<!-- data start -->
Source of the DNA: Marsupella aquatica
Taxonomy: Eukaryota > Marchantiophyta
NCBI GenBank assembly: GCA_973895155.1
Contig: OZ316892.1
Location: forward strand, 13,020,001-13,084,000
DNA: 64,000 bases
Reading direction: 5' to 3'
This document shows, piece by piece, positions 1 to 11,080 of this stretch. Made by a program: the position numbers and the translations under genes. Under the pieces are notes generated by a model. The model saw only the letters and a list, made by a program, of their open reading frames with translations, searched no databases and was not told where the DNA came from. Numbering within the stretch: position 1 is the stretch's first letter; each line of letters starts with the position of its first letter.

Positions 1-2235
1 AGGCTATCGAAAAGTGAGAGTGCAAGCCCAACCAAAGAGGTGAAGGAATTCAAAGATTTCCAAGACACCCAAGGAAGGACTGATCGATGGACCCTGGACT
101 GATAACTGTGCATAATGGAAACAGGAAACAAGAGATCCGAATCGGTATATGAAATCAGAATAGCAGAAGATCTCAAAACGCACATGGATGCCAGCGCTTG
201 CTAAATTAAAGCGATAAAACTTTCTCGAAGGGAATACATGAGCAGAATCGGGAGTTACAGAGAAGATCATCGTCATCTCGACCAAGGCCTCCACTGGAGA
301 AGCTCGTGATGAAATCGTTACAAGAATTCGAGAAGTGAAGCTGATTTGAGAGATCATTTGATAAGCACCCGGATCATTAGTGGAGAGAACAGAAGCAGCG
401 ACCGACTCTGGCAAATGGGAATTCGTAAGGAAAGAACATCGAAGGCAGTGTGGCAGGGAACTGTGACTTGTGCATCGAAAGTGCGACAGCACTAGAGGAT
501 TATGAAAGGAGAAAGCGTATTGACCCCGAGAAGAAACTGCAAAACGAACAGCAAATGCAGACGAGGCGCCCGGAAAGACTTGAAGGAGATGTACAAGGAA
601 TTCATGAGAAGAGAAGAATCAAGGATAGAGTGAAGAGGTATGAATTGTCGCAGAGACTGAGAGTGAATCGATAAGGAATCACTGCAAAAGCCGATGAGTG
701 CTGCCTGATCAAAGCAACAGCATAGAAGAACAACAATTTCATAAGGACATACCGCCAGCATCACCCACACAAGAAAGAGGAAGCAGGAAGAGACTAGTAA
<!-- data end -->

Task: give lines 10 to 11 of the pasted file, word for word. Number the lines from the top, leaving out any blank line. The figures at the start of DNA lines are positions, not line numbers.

1 AGGCTATCGAAAAGTGAGAGTGCAAGCCCAACCAAAGAGGTGAAGGAATTCAAAGATTTCCAAGACACCCAAGGAAGGACTGATCGATGGACCCTGGACT
101 GATAACTGTGCATAATGGAAACAGGAAACAAGAGATCCGAATCGGTATATGAAATCAGAATAGCAGAAGATCTCAAAACGCACATGGATGCCAGCGCTTG